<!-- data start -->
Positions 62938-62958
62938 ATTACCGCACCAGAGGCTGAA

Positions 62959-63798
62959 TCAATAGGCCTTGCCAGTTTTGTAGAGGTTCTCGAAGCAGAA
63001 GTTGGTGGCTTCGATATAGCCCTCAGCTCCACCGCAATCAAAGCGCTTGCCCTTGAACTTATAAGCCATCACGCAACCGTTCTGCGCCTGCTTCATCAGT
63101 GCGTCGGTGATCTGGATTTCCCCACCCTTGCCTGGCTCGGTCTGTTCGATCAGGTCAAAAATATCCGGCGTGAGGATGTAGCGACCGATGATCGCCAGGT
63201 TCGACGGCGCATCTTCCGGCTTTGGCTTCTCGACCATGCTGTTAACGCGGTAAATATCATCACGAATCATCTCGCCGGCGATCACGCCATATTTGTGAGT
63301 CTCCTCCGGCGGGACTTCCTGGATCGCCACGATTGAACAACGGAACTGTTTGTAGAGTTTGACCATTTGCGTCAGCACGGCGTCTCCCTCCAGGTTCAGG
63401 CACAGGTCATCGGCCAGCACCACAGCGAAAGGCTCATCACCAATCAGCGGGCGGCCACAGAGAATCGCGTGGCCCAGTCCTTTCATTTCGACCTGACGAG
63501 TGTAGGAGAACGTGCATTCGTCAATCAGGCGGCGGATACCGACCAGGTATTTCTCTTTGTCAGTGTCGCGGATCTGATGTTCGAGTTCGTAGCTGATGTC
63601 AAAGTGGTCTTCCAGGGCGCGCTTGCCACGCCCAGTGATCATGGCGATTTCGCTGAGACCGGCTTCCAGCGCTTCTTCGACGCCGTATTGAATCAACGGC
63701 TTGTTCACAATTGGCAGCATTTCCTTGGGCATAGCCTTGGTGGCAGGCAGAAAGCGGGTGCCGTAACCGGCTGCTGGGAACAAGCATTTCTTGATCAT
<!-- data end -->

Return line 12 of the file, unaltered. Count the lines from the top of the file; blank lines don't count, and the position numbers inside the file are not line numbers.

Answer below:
63701 TTGTTCACAATTGGCAGCATTTCCTTGGGCATAGCCTTGGTGGCAGGCAGAAAGCGGGTGCCGTAACCGGCTGCTGGGAACAAGCATTTCTTGATCAT